The first Cuban pirate, favorite of the English Crown
- Submitted by: admin
- Editorial Articles
- 05 / 02 / 2007
The Cuban archipelago was a strategic location for the pirate action. However, not only Cuba was victim of the vandalism of those foreigners that used to plunder the wealth of this young Spanish colony. This land also had its own killers. Diego Grillo was the first pirate to be born in this island who was very well known worldwide.
He was born as the result of a romance between a Spanish conqueror and an African slave towards the year 1555. When he was only 13 years, he run away and joined a group pf Spanish buccaneers that had dealings for these lands.
He grew up in the area of the Mexican Gulf and the Caribbean Sea. After four years in which he acquired great sea skills, he was captured by the frightful pirate Francis Drake. This experienced old salt soon realized that the young Diego Grillo had a pirate talent and he preferred to keep him with him and took him to England.
Being only 22 years, he became the favorite in the royal court and even the same king and queen honored him for the contributions to their interests.
After a five-year period in the English land, he returned to the Caribbean lands as the second one under the command of Drake and very soon, he took the lead of the mission. When his protector died, he returned to the kingdom full of gold and fame.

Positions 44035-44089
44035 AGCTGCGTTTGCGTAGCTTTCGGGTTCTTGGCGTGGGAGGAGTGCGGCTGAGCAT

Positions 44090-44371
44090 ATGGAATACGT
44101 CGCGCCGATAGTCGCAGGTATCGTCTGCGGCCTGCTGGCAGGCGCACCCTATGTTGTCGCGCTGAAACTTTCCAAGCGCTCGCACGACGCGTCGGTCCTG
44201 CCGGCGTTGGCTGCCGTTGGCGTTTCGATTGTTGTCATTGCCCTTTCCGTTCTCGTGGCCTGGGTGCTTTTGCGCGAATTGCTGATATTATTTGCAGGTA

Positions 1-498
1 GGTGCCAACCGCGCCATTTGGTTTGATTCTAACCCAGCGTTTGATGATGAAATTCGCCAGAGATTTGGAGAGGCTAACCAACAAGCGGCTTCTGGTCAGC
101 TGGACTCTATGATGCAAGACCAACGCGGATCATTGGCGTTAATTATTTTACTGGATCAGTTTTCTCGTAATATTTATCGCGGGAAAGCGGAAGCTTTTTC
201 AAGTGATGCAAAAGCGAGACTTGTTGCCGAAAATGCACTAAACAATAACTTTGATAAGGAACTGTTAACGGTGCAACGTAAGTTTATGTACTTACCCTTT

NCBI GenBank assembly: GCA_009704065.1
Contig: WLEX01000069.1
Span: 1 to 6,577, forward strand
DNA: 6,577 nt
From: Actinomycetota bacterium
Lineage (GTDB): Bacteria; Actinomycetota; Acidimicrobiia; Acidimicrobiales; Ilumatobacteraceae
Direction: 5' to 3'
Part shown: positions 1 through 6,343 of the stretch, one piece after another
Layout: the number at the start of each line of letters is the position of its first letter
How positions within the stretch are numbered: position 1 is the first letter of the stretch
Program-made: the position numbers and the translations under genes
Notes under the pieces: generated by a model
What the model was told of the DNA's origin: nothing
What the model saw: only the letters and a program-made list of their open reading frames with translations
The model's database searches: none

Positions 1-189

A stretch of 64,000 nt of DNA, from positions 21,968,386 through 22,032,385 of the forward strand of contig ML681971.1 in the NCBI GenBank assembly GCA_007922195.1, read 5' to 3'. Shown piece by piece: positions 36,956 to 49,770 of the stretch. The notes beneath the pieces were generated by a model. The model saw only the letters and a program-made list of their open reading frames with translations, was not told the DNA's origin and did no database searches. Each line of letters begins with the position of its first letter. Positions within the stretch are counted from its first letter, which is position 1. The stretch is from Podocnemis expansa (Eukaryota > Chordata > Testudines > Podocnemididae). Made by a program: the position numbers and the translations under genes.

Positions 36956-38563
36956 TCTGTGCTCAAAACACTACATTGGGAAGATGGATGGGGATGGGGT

Later, after being far from his misdeeds, he reappeared in the Antilles, but in this opportunity together with the renowned group "Pata de Palo" (stick leg) who was a reckless pirate whose real name was Cornelio Jois. This was considered one of the bloodiest unions in the piracy history. Some many Spanish ships felt their strength; they took almost the whole crewmembers prisoners.
One of their most meritorious commands was an expedition formed by 11 ships with Spanish flags.
He had enough to enjoy the rest of his life living in great luxury but he wanted to give a final thrust in Nuevitas bay, in Camaguey province. The ships loaded with abundant treasures departed from that port to Spain. In 1619 after a highly organization of the action, Grillo surprised a caravan of six frigates at the entrance of the aforementioned place.
It was such a plunder that Diego Grillo was disappeared form many years, but in that opportunity he does really enjoyed in the English bars the countless fortune obtained by the first Cuban pirate.